Myth: Human Traffickers Always Use Physical Force to Control Victims

By Meghan Hampsey

Although traffickers often use physical force to control their victims, they don’t always. And physical force isn’t required for the crime to be considered trafficking under U.S. law. Traffickers use an array of tactics to control and manipulate victims, including threats or deception.

In the 2008 case David v. Signal International, Inc., 590 men were trafficked from India to Mississippi to provide construction services following Hurricane Katrina. The men responded to advertisements in Indian newspapers for work in the United States, which included the false promise of permanent residency. But in truth Signal knew that the men would only qualify for a temporary work visa.

Once the Signal victims arrived in Mississippi, they realized they would be making 30 percent less than they were promised. Further, large sums were deducted from the workers’ paychecks to compensate for their “accommodations”—overcrowded, unsanitary trailers. The workers were tied to their employer per their temporary work visas, and owed the recruiters up to $2,000 each in fees, making them unable to leave as they were indebted to their traffickers.

The traffickers in another prominent case, U.S. v. Maksimenko, also exploited the temporary work visa program to bring women to the United States from Eastern Europe, and then used recruitment fees to trap the victims and force them to work as dancers in strip clubs throughout the Detroit area. They seized all of the victims’ immigration documents and earnings in order to restrict them from leaving the house where they were kept and closely monitored.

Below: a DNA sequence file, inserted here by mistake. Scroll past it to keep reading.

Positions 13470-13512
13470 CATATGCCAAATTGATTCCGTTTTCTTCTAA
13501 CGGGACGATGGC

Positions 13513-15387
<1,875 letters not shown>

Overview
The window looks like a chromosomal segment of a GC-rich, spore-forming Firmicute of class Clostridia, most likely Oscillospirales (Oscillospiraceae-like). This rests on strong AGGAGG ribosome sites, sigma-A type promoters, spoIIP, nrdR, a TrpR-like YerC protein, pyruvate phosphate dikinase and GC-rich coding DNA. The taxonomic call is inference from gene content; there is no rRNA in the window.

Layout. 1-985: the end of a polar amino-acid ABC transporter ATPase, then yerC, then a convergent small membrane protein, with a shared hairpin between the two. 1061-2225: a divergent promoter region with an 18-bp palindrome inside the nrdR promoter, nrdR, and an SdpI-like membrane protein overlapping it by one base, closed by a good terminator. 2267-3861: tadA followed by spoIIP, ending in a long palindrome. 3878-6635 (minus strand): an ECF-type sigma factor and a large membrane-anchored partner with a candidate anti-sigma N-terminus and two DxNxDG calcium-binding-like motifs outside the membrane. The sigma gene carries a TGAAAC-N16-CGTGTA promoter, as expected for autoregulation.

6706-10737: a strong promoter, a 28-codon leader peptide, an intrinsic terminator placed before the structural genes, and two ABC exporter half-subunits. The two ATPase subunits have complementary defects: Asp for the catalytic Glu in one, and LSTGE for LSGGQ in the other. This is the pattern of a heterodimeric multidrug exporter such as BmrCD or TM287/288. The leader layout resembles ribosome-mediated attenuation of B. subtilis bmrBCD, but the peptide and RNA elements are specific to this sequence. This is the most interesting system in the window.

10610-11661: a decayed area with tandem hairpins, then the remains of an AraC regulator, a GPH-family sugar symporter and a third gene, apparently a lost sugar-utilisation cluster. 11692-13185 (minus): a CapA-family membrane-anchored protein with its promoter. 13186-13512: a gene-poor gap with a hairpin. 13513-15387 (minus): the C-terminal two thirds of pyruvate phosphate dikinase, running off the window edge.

Debts and recruitment fees are ultimately a trap to keep the victim under the traffickers’ control. Such fees are especially effective because victims often have limited resources to begin with, are underpaid by their employers, and are bound to their employers and/or recruiters while their debt keeps compounding with exorbitant “interest” and more fees.

Foreign victims brought to the United States can also be manipulated and controlled by threats of deportation, threats of harm, and other forms of psychological abuse that can be just as devastating and effective as physical force. When one Signal victim tried to organize workers against the company, he was threatened with deportation.

Human trafficking under U.S. law encompasses various forms of control and coercion, which can include force, threats of force, serious harm, abuse or threatened abuse of the legal process, and anything that causes the victims to believe that if they don’t perform the job, they or someone connected to them might suffer harm. For more case studies and information on modern day slavery, please see our campaign webpage, Understanding Modern Slavery.


Published on June 7, 2016


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